A very interesting article Paul (A $7 billion NBN warning, April 2).
Especially your comments on the cable roll out in the nineties. To me it shows one glaringly obvious thing - that competition policy as we have it in this country is appallingly flawed. Also, leaving Telstra as both a wholesaler and retailer was stupidity at it's worst.
This era showed the very worst aspects of what can happen if companies are simply competing, yet have little accountability.
The fact that many third party retailers give far better and cheaper service than the big two (while having to pay to use their networks!) shows just how stupid the situation has become.
As for the NBN, you are right to say that if it's going to be done it needs to be ubiquitous.
However you are assuming, as many NBN advocates do, that it is a worthwhile venture in the first place.
I, like many australians, think a far cheaper, slightly less speedy network would do fine. The NBN is just too expensive. It's far better to spend that money elsewhere in the economy. Or better yet-don't spend it at all, especially with a massive budget deficit looming.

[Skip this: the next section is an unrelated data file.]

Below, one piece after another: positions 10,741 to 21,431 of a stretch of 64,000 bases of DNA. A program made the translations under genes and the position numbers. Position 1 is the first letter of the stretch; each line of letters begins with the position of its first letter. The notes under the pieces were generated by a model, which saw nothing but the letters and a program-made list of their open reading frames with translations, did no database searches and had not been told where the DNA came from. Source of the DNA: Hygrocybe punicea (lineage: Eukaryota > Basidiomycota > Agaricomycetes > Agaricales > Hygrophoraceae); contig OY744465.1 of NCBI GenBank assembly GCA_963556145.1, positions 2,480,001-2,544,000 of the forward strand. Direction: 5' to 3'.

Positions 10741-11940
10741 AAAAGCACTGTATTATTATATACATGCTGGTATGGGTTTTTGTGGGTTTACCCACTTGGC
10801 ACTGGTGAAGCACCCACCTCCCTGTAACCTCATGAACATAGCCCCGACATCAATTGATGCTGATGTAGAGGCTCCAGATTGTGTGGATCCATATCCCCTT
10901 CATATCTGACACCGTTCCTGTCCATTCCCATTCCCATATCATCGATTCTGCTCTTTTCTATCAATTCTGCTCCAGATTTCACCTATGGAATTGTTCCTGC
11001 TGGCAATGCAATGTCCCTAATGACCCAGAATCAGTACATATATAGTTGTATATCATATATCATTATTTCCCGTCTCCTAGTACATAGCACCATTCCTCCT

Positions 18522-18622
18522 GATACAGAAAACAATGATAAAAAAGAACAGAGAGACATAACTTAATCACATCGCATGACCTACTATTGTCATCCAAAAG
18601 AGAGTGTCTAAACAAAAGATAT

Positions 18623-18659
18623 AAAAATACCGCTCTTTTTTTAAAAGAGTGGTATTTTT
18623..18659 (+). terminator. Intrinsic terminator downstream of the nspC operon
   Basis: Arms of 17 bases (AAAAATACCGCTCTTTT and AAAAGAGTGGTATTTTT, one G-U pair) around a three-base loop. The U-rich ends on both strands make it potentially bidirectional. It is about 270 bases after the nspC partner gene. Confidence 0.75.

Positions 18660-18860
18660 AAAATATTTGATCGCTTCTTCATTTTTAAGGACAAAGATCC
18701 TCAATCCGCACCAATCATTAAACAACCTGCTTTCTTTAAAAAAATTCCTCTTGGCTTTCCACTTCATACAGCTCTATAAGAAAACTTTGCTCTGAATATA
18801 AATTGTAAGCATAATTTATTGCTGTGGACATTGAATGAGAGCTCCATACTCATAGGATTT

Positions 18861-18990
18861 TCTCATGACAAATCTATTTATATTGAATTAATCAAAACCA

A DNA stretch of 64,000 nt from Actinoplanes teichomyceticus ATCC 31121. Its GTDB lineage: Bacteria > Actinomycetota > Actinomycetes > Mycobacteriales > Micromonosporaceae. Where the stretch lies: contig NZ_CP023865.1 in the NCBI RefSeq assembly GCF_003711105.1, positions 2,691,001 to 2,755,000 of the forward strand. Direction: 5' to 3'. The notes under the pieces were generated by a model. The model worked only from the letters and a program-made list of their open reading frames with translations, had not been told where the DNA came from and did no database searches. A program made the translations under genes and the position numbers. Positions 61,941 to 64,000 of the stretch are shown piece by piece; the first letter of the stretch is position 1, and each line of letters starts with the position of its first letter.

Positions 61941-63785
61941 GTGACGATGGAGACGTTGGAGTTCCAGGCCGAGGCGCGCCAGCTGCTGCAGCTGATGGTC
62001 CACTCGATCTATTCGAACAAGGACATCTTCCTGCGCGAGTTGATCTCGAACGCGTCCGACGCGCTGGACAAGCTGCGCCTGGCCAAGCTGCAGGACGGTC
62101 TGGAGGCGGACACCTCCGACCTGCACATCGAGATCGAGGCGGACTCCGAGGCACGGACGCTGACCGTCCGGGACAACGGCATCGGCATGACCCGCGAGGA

Right now I think it's most sensible to finish the NBN projects that are already started and cut the losses.
The HFC rollout failed and it had nothing to do with scale (A $7 billion NBN warning, April 2). You are right about ubiquity but the NBN is not the kind of ubiquity that the economy needs in the second decade of the 21st century.
The comments on this article seem to indicate some of your readership are apologists for return of the appalling Liberal policy of "do nothing" which we endured for 10 years under Howard (A $7 billion NBN warning, April 2).
Even at $50 billion, the NBN will cost less than 0.5 per cent of GDP to build. In the overall scheme of things that is not a lot.
Alas, I fear the Liberals are determined to make exactly the same mistake as per the HFC network fiasco.